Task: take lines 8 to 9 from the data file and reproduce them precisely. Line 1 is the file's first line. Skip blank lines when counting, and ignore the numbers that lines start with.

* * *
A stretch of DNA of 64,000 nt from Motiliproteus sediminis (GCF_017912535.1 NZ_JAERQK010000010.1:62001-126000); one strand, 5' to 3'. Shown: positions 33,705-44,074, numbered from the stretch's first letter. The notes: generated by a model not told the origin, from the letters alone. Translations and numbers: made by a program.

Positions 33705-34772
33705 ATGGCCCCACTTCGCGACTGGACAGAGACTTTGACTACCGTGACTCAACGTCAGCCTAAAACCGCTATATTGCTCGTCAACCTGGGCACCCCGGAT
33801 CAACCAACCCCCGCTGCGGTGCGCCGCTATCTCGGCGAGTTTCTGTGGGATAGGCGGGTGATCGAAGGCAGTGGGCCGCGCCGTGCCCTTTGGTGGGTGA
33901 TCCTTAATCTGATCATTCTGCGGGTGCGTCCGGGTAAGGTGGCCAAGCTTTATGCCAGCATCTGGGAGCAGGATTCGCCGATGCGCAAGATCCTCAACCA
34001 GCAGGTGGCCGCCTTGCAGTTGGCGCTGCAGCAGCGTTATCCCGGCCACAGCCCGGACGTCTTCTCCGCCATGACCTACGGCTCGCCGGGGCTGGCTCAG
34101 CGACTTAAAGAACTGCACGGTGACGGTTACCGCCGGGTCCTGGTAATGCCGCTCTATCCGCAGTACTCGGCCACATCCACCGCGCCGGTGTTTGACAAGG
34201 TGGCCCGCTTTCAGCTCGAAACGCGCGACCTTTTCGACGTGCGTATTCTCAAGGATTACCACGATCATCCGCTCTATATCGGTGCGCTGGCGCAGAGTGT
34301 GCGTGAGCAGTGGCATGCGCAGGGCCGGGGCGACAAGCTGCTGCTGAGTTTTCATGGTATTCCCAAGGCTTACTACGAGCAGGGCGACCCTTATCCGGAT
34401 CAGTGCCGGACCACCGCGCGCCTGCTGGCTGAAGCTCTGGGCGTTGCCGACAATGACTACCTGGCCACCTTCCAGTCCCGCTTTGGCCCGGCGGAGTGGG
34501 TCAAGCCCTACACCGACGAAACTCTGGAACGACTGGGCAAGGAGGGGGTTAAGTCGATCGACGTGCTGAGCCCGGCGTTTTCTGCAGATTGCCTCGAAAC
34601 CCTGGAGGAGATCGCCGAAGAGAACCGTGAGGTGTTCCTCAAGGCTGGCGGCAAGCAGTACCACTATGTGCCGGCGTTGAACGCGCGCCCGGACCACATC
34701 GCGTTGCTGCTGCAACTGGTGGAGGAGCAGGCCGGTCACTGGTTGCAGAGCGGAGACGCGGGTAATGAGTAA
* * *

34201 TGGCCCGCTTTCAGCTCGAAACGCGCGACCTTTTCGACGTGCGTATTCTCAAGGATTACCACGATCATCCGCTCTATATCGGTGCGCTGGCGCAGAGTGT
34301 GCGTGAGCAGTGGCATGCGCAGGGCCGGGGCGACAAGCTGCTGCTGAGTTTTCATGGTATTCCCAAGGCTTACTACGAGCAGGGCGACCCTTATCCGGAT